The Be Data Lit Blog
Brunch with Dzifa. This past labor day weekend Sarah Rodriquez, Dzifa Amexo and myself met up in person for the first time. It was a fun and emotional reunion of sorts. Like most pandemic friendships of late, we all met online. Sarah and I met on a data literacy Slack channel and have been collaboratingContinue reading “Dzifa Amexo discusses her data career journey and why you should be reading her Yelp reviews.”
Article by Adedamola Ladipo, Photo by Pixabay The 2020 Union of European Football Associations (UEFA) European Football Championship in summer 2021 was one of the most exciting soccer tournaments in years. Following the highs and lows of each match, I was left feeling inspired to create a soccer-related data visualization. After some searching, I cameContinue reading “Using Data to Address Racial Bias in Soccer Commentary”
Article by Steve Tadeo and Allen Hillery, Photo by Stein Liland Today for many organizations the business benefit of data analytics is still just a promise. Everyone agrees that analytics present limitless possibilities of business impact and competitive advantage but realizing these benefits have been a challenge. Facebook, Amazon, Netflix, and Google are leaders inContinue reading “Realizing the Promise of Data Analytics”
How Data Supports the Intersection of Impact and Social Justice: A Discussion with Channing Nesbitt.
At Be Data Lit, we’re always advising people on career pathways in data. Life isn’t linear and careers are no exception. Given the influx of data today, we believe that it’s “all hands on deck” when it comes to navigating data. Another piece of advice we like to give is “You don’t have to beContinue reading “How Data Supports the Intersection of Impact and Social Justice: A Discussion with Channing Nesbitt.”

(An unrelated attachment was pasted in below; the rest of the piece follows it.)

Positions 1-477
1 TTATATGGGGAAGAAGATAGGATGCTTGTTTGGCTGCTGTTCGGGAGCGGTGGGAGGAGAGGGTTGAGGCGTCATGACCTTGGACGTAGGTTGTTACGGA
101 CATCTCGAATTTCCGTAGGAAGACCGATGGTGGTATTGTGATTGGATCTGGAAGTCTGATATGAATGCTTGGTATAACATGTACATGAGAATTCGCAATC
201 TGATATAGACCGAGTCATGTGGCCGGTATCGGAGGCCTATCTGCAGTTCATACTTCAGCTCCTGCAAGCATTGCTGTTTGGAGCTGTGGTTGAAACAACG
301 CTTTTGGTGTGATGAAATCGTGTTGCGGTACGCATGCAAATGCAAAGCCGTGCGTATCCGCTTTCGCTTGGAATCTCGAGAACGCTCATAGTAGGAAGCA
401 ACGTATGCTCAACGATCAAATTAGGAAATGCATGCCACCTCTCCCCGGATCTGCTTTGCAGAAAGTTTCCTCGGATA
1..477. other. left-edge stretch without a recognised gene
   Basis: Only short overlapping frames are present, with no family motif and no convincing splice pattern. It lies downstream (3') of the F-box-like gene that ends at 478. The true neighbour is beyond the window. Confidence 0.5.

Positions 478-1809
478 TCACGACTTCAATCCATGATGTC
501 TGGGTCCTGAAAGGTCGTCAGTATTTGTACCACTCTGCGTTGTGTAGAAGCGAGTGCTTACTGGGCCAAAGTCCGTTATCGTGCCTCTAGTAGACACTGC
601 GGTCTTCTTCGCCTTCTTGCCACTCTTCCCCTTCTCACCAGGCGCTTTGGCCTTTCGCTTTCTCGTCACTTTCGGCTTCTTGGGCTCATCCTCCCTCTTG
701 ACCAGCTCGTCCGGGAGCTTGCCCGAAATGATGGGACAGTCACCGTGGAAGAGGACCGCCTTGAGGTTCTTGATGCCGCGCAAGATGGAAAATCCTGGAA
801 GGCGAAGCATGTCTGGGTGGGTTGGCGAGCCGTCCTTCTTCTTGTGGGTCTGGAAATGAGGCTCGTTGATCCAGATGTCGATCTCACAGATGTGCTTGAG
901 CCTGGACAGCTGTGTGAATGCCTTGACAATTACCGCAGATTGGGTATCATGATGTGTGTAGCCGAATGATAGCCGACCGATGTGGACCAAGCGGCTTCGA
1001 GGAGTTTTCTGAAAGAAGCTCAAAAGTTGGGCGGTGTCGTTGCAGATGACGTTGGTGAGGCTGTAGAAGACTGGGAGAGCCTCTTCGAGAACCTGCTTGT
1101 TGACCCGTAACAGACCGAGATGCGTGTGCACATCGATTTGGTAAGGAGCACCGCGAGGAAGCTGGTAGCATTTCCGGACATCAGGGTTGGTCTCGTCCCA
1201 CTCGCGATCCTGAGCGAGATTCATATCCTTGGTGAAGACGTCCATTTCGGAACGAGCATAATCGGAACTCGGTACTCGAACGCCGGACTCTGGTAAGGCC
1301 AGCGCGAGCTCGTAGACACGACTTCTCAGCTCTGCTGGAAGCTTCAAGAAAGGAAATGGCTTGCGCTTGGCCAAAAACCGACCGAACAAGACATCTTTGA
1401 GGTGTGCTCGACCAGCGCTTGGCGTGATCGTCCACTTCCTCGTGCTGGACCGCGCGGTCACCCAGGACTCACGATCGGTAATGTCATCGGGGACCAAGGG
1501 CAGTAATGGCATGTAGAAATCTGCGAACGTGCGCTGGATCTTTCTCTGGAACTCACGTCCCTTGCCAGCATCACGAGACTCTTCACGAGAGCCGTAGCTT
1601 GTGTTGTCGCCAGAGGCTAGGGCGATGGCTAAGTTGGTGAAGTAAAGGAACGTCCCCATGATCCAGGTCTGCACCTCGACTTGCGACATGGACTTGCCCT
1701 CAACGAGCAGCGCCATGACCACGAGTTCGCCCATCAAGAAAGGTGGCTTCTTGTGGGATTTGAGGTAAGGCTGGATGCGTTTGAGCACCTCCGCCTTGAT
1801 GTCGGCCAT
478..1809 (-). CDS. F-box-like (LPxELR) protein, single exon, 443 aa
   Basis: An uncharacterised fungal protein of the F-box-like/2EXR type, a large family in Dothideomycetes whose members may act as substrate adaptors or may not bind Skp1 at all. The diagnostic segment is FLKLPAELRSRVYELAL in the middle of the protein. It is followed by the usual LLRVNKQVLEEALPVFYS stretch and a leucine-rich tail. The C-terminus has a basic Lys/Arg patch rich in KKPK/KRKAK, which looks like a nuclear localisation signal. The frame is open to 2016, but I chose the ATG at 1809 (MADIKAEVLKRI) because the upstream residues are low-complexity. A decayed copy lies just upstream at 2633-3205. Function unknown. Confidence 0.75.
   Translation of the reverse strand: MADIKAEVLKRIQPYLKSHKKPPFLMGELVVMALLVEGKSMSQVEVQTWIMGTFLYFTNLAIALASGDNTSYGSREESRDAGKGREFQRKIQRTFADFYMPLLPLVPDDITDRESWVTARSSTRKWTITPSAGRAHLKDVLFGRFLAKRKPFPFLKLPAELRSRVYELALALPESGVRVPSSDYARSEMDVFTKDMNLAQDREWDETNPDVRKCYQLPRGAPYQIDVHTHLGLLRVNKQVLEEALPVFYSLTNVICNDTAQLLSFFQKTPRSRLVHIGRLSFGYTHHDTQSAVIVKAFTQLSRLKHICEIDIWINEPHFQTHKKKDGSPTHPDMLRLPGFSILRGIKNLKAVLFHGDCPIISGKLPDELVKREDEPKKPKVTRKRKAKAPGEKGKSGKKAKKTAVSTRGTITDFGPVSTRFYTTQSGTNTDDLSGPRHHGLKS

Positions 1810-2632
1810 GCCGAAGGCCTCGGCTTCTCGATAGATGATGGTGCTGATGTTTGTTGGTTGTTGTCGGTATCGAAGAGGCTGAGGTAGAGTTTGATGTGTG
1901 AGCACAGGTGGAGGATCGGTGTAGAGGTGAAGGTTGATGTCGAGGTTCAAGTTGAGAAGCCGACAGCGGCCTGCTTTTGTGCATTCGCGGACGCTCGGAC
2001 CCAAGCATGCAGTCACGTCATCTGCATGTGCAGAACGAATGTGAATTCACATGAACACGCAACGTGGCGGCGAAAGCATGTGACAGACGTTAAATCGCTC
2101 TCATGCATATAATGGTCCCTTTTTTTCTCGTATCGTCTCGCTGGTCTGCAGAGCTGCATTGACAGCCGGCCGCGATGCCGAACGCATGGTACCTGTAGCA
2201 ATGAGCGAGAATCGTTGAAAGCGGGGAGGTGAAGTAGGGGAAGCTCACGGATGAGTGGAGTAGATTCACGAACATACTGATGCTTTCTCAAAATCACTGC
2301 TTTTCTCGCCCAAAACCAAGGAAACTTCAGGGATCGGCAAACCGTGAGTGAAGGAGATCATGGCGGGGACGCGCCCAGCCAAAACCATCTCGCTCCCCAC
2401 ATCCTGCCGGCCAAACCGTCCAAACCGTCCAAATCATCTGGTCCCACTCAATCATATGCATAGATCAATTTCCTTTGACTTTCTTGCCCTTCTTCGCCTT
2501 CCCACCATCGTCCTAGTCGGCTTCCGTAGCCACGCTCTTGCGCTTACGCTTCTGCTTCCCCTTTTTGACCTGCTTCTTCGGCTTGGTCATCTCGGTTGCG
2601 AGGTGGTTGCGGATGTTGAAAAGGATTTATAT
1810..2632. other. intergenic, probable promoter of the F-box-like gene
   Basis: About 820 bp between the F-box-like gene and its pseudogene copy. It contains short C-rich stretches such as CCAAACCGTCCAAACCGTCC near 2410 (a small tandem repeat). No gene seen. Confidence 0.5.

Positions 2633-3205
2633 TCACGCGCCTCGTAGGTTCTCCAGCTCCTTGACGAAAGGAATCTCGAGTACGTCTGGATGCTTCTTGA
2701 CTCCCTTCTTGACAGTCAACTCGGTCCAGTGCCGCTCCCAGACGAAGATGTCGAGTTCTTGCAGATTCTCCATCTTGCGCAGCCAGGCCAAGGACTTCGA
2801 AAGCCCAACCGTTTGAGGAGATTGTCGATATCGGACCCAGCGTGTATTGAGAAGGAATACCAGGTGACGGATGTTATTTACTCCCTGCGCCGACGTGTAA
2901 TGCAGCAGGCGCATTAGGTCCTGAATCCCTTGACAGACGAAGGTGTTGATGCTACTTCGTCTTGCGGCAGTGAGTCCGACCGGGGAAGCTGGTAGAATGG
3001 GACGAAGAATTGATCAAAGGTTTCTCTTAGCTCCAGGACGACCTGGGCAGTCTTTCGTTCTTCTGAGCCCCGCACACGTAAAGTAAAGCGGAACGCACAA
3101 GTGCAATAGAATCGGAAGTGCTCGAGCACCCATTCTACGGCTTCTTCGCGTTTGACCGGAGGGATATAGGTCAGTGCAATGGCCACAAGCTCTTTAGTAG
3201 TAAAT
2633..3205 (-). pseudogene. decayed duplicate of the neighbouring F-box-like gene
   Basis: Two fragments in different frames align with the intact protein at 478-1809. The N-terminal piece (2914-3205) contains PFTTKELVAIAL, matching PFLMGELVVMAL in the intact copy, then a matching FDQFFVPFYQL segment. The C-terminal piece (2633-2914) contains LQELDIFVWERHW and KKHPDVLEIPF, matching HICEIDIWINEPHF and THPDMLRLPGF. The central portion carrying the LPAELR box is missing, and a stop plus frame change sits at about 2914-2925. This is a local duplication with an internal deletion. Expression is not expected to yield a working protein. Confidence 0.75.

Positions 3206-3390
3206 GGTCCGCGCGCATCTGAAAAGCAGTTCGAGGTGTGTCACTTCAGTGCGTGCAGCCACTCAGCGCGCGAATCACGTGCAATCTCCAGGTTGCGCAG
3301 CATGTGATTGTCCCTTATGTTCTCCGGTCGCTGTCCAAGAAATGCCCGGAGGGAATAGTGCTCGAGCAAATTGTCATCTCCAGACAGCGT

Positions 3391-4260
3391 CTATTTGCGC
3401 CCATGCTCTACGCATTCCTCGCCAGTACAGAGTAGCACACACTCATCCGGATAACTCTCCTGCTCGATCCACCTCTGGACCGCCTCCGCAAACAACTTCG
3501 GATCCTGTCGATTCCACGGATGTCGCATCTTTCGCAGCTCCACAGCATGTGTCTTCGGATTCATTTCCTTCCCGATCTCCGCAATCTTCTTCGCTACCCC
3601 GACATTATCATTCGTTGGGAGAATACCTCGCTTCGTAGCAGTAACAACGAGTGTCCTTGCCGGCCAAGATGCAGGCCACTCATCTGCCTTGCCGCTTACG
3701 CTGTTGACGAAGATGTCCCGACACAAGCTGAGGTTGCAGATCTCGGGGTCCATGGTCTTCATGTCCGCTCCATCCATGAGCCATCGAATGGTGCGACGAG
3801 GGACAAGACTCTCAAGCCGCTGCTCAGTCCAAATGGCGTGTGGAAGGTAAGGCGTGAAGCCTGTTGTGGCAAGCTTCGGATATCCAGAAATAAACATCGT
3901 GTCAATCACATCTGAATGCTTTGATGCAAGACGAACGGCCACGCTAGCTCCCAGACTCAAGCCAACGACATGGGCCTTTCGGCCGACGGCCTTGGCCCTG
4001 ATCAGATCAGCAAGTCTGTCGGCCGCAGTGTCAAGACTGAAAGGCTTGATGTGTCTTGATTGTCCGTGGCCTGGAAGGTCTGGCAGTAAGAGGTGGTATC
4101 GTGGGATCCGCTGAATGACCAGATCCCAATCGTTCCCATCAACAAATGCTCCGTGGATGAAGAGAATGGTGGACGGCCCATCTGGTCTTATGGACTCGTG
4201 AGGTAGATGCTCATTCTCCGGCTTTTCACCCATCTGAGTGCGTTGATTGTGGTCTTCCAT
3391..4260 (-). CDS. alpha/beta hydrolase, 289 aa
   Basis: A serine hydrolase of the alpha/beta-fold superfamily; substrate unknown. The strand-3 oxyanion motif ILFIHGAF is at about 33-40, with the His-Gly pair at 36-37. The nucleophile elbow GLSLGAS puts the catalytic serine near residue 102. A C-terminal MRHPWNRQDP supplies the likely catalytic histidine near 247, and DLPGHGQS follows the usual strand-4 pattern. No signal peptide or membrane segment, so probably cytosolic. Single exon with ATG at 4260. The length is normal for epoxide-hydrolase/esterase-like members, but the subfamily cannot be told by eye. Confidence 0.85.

So often, we talk about Intel when it comes to Microchips, and in Data Literacy, we don’t talk about the WHY enough and how microchips contributed to where we are. Lynn is the reason microchips are as efficient as they are, yet all we hear about is Moore and the other inventors. Our technology rate of change is exponential because of contributions like Lynns.
For a long time, I didn’t share my story about poverty and thought talking about it would diminish who I am today. Somewhere in the past five years, I learned to embrace my background and let it empower me and hopefully inspire someone struggling today. There’s always hope, even when it’s dark.
Data literacy is simply the data skills required to thrive in a digital society. It exists because the cost of education has increased, along with the velocity of technology change, and our adaptation as humans to keep up with it has not kept pace.
It feels appropriate that I waited to start writing this until Valentine’s Day – a day often about unrequited love. Or, in this case, the unrequited love of data literacy initiatives and the frequently uttered phrase “what the hell did I get myself into?”
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